The Five Most Important Proposed New Laws for Florida Animal Lovers
1. "Animal Abuse Registry," by New Port Richey Sen. Mike Fasano
This is probably the most radical bill of the bunch. Called "Dexter's Law," it would treat convicted animal abusers like sex offenders, making them re-register when they move and pay an annual administrative fee, or be charged with a first-degree misdemeanor.
Status: Awaiting vote.
2. "Pari-mutuel Wagering," by Delray Sen. Maria Sachs, Destin Sen. Don Gaetz, and Apalachicola Sen. Bill Montford
As illustrated in New Times' 2009 feature story on the subject, Florida's backwards gambling laws keep the brutal greyhound racing industry alive by requiring establishments to hold a certain amount of dog races in order to have slots and poker games. This bill would finally get rid of that requirement.
Status: Received a 6-4 favorable tally in last subcommittee vote.
3. "Shark Fins," by Bradenton Sen. Mike Bennett
To get shark fins-- an Asian delicacy served in soup -- fisherman slice off the appendage and throw the living animal back into the water to slowly die. Though U.S. vessels are banned from finning, foreign-registered vessels aren't banned. This law would have made Florida the fifth state -- after Hawaii, Washington, Oregon and California -- to prohibit outright the possession, sale and distribution of shark fins.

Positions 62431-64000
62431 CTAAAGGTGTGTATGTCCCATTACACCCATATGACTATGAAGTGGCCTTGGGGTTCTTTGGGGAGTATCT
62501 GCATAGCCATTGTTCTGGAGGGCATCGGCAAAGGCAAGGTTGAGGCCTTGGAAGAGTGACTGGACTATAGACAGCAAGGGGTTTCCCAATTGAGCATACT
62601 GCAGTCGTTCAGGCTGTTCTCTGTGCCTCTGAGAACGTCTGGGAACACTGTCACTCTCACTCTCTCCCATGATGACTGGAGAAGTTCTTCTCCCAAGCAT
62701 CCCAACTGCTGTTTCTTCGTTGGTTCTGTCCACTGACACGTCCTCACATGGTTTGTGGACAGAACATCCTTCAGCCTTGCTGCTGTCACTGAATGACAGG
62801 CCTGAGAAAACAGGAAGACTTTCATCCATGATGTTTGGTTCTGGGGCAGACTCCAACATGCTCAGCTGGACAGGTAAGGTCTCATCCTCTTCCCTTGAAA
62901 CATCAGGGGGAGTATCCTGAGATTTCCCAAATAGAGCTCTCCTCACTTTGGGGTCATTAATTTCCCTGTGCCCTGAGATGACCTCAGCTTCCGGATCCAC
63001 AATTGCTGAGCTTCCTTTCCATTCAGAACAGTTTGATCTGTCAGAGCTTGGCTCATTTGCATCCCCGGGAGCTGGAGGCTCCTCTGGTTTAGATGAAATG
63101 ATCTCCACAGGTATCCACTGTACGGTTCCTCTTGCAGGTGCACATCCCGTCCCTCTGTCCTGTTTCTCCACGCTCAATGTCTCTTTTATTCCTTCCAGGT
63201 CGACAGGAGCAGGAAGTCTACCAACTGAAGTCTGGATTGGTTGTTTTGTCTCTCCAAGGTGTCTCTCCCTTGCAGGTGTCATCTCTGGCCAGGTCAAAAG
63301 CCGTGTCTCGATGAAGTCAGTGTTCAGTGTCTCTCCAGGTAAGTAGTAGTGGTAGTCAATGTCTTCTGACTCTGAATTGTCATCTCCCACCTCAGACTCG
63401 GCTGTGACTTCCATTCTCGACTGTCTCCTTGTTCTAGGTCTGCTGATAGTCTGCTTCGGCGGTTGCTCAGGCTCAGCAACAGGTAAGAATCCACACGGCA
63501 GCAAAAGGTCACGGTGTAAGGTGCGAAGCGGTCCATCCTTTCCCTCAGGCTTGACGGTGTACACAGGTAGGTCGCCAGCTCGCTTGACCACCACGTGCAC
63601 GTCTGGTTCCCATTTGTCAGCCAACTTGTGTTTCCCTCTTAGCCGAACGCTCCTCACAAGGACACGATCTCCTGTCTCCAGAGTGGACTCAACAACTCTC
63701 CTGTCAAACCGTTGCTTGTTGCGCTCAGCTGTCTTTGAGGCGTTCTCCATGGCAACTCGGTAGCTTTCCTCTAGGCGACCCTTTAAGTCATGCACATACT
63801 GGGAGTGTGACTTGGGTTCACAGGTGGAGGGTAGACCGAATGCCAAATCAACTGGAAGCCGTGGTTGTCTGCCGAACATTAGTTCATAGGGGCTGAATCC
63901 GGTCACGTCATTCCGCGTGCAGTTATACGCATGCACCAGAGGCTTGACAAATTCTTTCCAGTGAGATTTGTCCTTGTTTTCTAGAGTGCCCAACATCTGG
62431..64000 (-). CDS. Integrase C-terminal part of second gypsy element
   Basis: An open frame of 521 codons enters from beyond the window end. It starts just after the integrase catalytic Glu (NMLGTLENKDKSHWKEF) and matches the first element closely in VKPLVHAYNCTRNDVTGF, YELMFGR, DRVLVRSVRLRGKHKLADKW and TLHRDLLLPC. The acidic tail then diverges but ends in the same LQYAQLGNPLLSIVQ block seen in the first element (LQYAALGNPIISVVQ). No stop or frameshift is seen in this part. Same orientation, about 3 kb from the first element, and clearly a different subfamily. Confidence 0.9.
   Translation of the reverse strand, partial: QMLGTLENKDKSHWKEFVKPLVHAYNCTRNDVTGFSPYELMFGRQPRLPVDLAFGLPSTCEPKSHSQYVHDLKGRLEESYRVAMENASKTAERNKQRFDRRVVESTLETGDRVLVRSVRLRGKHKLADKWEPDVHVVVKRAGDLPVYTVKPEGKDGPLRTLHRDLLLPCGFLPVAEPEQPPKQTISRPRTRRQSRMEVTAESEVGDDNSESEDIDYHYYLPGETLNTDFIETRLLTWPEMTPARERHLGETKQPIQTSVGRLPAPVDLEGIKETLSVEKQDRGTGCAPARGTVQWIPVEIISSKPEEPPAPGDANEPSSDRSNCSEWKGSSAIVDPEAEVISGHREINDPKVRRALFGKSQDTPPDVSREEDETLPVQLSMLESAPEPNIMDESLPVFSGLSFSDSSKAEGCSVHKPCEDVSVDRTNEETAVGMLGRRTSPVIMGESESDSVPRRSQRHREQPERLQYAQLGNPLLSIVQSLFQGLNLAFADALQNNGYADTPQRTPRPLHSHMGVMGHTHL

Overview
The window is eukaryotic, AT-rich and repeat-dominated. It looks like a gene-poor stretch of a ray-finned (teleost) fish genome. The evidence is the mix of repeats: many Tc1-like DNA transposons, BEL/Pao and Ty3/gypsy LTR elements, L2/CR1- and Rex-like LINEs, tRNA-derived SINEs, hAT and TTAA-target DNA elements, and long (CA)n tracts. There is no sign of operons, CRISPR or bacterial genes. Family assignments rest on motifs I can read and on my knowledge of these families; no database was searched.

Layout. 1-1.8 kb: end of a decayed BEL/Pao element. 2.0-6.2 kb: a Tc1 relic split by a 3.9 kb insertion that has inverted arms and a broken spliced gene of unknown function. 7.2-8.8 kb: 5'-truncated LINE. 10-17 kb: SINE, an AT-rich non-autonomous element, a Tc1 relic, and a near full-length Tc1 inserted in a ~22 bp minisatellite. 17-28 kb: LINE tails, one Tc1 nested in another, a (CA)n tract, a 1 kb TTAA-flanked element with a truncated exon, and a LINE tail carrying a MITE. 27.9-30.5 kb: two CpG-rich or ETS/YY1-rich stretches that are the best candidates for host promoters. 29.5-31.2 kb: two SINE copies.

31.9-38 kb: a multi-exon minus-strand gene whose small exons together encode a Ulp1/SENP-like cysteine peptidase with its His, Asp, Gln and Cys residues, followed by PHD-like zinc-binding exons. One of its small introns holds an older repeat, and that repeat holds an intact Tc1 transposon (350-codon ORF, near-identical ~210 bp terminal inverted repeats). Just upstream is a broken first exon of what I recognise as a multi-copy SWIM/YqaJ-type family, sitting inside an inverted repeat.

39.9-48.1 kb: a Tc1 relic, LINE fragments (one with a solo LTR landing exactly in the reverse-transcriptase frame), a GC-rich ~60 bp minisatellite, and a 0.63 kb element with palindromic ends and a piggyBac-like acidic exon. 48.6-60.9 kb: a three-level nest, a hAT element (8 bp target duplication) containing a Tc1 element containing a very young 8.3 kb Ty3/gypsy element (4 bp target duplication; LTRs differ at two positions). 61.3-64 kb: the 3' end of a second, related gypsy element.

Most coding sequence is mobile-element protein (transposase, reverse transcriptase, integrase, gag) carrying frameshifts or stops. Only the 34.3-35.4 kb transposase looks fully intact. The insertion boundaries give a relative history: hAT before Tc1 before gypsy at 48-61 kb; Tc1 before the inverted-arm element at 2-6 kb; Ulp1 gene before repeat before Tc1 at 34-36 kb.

Status: The bill was withdrawn from consideration on January 17.
4. "Animal Fighting or Baiting," by Miami Gardens Sen. Oscar Braynon and Sen. Montford
This might as well be titled the Michael Vick Bill. The wide-ranging law would increase penalties for staging or being a spectator for any animal fighting and baiting. It would criminalize the possession of animal fighting paraphernalia -- such as "slat mills, treadmills, cat mills, jennys, rape stands, spring poles, flirt poles, break sticks, supplements, drugs, or scales".
Status: Awaiting vote.
5. "Agriculture," by Tampa Sen. Jim Norman
Probably the most backwards bill in the current legislature, the so-called "ag-gag" bill would have made it illegal to film animal abuse at farms and slaughterhouses. Norman openly admitted to sponsoring the bill at the behest of an egg farmer.
Status: After widespread derision, the bill was recently shot down by lawmakers.
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